Heppler right at home at Squaw Valley GC

Jay Hinton
Glen Rose Reporter

GLEN ROSE — When 16-year-old Steve Heppler started working at Squaw Valley Golf Course in 1995 it was just to earn a little extra cash while in high school.

Steve Heppler has worked at Squaw Valley Golf Course for nearly three decades, and just last year he was named head professional.

Little did he know he’d still be there nearly three decades later — and counting.

“I didn't at first, but I figured why not do what makes you happy,” Heppler said.

He parlayed that early cart-cleaning gig into head professional, but he learned every facet of the operations side of the golf course in the shadow of head professional Duff Cunningham.

“Duff was a great mentor to me and taught me all about the golf business and customer service industry,” said Heppler, who was promoted to head professional in March of 2020 when Cunningham moved on to be the head professional at neighboring Pecan Plantation.

Understanding the role the golf course played in fueling the economy in Somervell County was one thing he learned very quickly early on in his stint at Squaw Valley. Not only do visitors play the golf courses, but they also spend a night or two, eat at the restaurants, shop at the local retailers and visit the many other tourist attractions.

Many people have moved here and will continue to move here because we have such great golf courses and facilities, Heppler said.

“That will just add more tax money to our county,” he said. “We consider all of these factors with all of our decisions we make at Squaw Valley.”

During his short tenure as the head professional, the courses at Squaw Valley, which have always been a favorite of locals and golfers around the state, are now operating for the first time without the subsidy from the county, and that, in part, is due to the cooperation and focus of the county administration.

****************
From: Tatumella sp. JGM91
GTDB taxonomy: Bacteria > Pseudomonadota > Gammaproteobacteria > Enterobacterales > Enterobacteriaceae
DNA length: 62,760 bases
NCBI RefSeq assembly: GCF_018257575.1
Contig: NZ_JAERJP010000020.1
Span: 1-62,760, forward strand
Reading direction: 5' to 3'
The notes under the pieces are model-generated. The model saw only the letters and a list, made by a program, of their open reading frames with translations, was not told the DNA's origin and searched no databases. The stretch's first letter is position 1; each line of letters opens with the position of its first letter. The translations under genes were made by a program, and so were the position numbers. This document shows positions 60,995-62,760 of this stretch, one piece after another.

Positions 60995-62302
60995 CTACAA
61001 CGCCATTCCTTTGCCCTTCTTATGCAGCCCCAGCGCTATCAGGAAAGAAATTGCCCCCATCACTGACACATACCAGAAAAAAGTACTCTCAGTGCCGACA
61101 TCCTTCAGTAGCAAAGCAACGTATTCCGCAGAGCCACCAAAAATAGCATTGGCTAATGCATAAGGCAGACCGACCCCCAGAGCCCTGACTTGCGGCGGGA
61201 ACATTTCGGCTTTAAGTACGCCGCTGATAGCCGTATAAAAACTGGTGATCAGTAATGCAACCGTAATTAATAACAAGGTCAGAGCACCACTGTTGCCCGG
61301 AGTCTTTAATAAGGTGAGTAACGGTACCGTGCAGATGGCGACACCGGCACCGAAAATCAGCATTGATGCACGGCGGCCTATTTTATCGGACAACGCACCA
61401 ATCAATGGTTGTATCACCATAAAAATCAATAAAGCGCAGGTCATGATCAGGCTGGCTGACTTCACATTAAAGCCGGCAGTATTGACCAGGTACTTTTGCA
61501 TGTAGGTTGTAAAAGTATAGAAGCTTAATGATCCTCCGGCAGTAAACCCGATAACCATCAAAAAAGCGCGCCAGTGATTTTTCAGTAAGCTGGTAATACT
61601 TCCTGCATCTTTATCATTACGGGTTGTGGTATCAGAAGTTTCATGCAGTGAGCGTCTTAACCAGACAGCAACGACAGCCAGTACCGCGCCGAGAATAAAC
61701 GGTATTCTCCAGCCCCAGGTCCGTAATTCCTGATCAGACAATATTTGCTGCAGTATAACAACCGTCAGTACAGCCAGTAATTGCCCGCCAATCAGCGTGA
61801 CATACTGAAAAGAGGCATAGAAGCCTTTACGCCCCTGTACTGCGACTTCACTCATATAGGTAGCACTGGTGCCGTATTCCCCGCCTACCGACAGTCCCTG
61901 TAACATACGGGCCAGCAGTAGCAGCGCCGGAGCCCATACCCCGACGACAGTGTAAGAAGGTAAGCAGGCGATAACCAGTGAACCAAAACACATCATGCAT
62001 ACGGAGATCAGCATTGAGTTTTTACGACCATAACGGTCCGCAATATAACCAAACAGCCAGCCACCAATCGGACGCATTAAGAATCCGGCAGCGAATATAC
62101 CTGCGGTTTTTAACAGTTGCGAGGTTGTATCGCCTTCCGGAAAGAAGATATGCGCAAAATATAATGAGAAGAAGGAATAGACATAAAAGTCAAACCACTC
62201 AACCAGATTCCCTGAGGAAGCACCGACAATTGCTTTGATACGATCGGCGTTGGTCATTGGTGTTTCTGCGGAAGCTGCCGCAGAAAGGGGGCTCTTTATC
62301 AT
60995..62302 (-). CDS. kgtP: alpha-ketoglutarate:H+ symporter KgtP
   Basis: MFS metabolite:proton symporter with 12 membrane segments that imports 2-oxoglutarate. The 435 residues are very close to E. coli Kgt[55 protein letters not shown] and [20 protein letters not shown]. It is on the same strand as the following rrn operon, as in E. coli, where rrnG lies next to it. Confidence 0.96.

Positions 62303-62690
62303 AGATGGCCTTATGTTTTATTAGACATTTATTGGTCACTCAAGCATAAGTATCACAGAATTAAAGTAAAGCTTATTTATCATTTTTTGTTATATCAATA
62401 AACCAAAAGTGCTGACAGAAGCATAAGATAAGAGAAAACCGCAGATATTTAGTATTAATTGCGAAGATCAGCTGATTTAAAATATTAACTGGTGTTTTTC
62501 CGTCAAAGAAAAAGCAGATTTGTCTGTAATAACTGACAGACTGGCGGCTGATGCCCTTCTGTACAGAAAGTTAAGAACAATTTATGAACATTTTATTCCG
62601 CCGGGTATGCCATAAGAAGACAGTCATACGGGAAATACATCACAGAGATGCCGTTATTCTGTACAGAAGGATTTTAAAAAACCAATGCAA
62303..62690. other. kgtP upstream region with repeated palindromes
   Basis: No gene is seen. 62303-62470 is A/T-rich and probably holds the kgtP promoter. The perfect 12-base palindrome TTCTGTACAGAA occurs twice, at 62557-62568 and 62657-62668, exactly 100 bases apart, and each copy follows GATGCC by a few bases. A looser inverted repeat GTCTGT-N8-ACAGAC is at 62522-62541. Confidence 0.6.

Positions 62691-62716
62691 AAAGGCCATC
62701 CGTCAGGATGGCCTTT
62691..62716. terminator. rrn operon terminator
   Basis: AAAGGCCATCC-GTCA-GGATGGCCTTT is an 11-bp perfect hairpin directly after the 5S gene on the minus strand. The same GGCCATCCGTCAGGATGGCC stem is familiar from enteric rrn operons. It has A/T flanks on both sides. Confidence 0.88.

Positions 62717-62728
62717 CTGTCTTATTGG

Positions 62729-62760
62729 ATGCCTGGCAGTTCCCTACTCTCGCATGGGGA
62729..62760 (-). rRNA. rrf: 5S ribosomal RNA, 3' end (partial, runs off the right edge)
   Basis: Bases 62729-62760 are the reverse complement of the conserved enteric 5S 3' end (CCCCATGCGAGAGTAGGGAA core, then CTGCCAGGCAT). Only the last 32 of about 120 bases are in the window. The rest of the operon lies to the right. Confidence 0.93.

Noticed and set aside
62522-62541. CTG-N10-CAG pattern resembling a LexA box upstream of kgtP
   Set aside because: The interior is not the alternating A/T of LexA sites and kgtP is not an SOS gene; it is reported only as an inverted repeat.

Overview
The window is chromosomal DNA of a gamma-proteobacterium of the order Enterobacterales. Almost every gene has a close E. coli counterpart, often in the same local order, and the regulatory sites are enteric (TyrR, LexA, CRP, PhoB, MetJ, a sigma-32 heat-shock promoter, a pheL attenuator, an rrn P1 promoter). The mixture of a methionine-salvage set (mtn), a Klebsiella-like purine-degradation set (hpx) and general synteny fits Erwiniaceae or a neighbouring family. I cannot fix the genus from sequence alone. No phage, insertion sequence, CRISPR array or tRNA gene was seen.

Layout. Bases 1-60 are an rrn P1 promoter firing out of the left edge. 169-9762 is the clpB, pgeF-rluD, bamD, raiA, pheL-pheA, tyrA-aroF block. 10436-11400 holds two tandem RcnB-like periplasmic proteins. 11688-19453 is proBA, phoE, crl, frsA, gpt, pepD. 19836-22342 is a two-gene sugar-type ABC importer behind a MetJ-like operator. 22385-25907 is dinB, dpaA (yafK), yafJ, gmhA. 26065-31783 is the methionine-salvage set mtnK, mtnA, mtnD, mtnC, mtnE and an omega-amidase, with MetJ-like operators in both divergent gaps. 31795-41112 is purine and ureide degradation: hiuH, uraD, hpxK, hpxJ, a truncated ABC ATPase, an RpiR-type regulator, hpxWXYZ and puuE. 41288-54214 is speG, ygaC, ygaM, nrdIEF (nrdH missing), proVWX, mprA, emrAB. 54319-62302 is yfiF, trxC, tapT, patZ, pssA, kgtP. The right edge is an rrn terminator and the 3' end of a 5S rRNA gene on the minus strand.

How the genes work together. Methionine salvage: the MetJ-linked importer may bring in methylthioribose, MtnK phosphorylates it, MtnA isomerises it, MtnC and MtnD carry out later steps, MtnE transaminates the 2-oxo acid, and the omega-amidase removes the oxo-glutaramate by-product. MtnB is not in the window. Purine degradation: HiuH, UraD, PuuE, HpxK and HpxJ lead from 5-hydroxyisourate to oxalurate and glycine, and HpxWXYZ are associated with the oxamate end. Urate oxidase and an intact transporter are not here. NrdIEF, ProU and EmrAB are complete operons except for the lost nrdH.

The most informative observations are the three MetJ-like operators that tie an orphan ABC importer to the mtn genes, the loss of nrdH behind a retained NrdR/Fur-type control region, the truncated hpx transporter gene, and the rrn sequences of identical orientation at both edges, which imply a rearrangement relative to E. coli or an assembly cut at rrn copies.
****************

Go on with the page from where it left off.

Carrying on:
“We had a plan to get in the black and be self sufficient,” Heppler said. “We did that last year for the first time ever with record numbers and have blown those numbers out of the water this year.”

Last year, close to 50,000 rounds were played at The Lakes and The Links courses, despite the pandemic, and this year, the numbers for rounds played are soaring as well. With that, also comes a bump in food and beverage sales at The Rooster as well as equipment and apparel sales at the pro shop.

“COVID has been terrible in so many ways, but golf has seen a huge rise in play in the last 16 months,” he said.  “You couldn't go to movies or concerts or mush of anything indoors, so people chose golf.”

The courses are always in great shape and the friendly staff, Heppler said, are just two of the reasons duffers flock to Somervell County’s two 18-hole courses. In addition, two years ago, Squaw Valley opened its restaurant, The Rooster, where they have been able to have such events as live music, weddings, casino nights and all kinds of other private parties in the banquet room.

Building a new clubhouse is a goal they now have, he said.

Heppler, who moved to Glen Rose from Philadelphia in 1990, earned his degree in business at Tarleton State University, and all the while he worked at the course to help pay his tuition. And while in college, he married his wife Jaki, who had two children, and they put down roots in Glen Rose.

“We love Glen Rose and didn't really want to move or commute, and this was what I wanted to be doing in Glen Rose,” Heppler said.

Despite multiple offers to leave, the love of the course and the community has kept him here.

“I have created relationships with so many of our members and customers and just couldn't see myself leaving just to make some more money,” he said.